iPod

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iPod

(1) See also iPad, Apple's tablet.

(2) A family of popular digital media players from Apple. Introduced in 2001, current models comprise the shuffle, nano and touch, the latter a mobile computer like the iPhone (see iPod touch). All new iPods use solid state flash memory for storage.

Due to the iPod's prominence, the term often refers to any MP3 player, whether an Apple product or not (see digital music player). After making Apple hugely profitable by the mid-2000s, iPod sales diminished considerably in subsequent years because iPhones and every other smartphone have music storage and playback built in.

iTunes Is the Media Manager
Apple's iTunes software for Mac and Windows is used to organize songs, playlists and videos on the iPod and to preview, purchase and download content from Apple's online store. See iTunes.

Music Files and Formats
iPods play MP3 music, but songs downloaded from the iTunes store are in the AAC format. Although touted as having superior sound quality, a major reason for using AAC was its digital rights management (DRM). In 2009, Apple dropped the AAC copy protection.

MP3 and AAC formats are roughly 10% the size of the original CD tracks; however, users may opt to rip their CDs to the Apple Lossless format for better sound quality, despite being five times the size of MP3 and AAC files.

iPods do not support the Microsoft's Windows Media Audio (WMA) format. However, numerous utilities convert WMA to MP3, and the Windows version of iTunes converts WMA to all formats that iTunes and the iPod support. See MP3, AAC and WMA.

History
The combination of sound quality and unique click wheel control made the iPod one of the most successful consumer electronics (CE) products in history, especially after iTunes became available on Windows. In the iPod's first five years, 100 million units were sold along with 1.5 billion songs. See click wheel.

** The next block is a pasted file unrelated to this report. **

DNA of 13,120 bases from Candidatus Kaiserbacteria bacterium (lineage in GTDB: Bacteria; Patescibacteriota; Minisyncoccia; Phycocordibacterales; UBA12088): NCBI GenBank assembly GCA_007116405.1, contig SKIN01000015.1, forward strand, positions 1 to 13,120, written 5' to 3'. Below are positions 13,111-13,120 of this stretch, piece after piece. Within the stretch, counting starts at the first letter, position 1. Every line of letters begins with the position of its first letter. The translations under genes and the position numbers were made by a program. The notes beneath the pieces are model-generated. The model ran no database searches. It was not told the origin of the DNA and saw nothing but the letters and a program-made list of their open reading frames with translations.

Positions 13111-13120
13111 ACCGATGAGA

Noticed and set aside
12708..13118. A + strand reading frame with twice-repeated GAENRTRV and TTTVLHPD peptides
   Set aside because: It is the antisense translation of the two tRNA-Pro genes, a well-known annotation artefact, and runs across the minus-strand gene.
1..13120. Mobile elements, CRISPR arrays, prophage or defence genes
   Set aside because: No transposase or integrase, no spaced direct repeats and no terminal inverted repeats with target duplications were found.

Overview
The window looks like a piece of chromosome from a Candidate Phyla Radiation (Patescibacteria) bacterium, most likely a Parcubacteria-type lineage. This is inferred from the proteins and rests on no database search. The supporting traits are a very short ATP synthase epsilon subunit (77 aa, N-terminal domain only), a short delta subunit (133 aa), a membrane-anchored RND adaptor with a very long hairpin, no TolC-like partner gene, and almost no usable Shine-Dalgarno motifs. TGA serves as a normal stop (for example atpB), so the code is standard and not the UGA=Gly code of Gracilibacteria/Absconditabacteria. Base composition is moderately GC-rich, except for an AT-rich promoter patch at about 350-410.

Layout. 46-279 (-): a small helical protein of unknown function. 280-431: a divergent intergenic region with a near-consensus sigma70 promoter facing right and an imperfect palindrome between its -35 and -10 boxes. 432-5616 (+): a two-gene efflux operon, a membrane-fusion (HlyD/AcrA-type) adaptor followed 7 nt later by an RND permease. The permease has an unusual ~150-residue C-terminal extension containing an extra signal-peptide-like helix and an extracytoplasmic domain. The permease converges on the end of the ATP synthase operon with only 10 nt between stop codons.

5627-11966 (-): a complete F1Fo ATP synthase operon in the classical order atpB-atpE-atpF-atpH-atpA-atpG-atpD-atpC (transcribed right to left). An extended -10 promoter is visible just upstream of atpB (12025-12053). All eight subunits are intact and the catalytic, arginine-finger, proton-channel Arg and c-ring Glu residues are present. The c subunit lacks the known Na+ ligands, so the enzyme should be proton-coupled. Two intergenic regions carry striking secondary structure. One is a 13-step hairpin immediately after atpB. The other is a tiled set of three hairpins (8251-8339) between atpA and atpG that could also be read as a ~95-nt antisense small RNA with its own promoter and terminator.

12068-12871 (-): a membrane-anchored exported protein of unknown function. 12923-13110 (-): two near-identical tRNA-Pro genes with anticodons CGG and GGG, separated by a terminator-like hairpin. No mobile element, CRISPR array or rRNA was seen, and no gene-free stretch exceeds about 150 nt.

Originally a monochrome device for music only, color screens and support for photos and videos were added. In 2007, the iPod touch was a full-fledged handheld computer. For details of current and previous iPods, see iPod models, iPod classic, iPod touch, iPod nano and iPod shuffle.

Batteries
The rechargeable battery in the iPod is sealed and must be sent to Apple for replacement, which is free under warranty. However, non-Apple sources offer replacement batteries and instructions for opening the case. See iCloud, iPod compatible, iPod finger, iPod car adapter, car podding and pod slurping.

A/V and Image Formats
Except for the shuffle, which has no screen, iPods support popular image formats, including JPEG, GIF, BMP, TIFF and PNG. The classic and touch both support MPEG-4 and H.264 video. Following are the iPod's audio formats.
iPOD AUDIO FORMATS                       classic,                       nano,  Formats              touch   shuffle

  MP3                     X       X
  MP3 VBR                 X       X
  AAC                     X       X
  HE-AAC (aacPlus)        X
  Audible                 X       X
  Audible Enhanced (AAX)  X       X

  Apple Lossless          X       X
  AIFF                    X       X
  WAV                     X       X



The iPod Line
From left to right: shuffle, nano and touch. For specifications, see iPod models. (Images courtesy of Apple Inc.)







iPoddery
By 2004, the iPod became the hottest electronic gadget on the market. This rural Vermont family delighted in showing off their "iPoddery," including the Bose table top speaker system (right) and the portable Altec Lansing unit that let our young hero carry his own iPod boom box.







A Girl's Best Friend
What did a 13-year-old crave for her birthday in 2004? An iPod Mini... of course.







The Click Wheel
The iPod's original control wheel actually rotated. The subsequent click wheel design, which is exposed in this protective rubber case, is stationary and touch sensitive. The wheel is clicked, but rotated by touch; however, the iPod touch introduced an entirely new interface.
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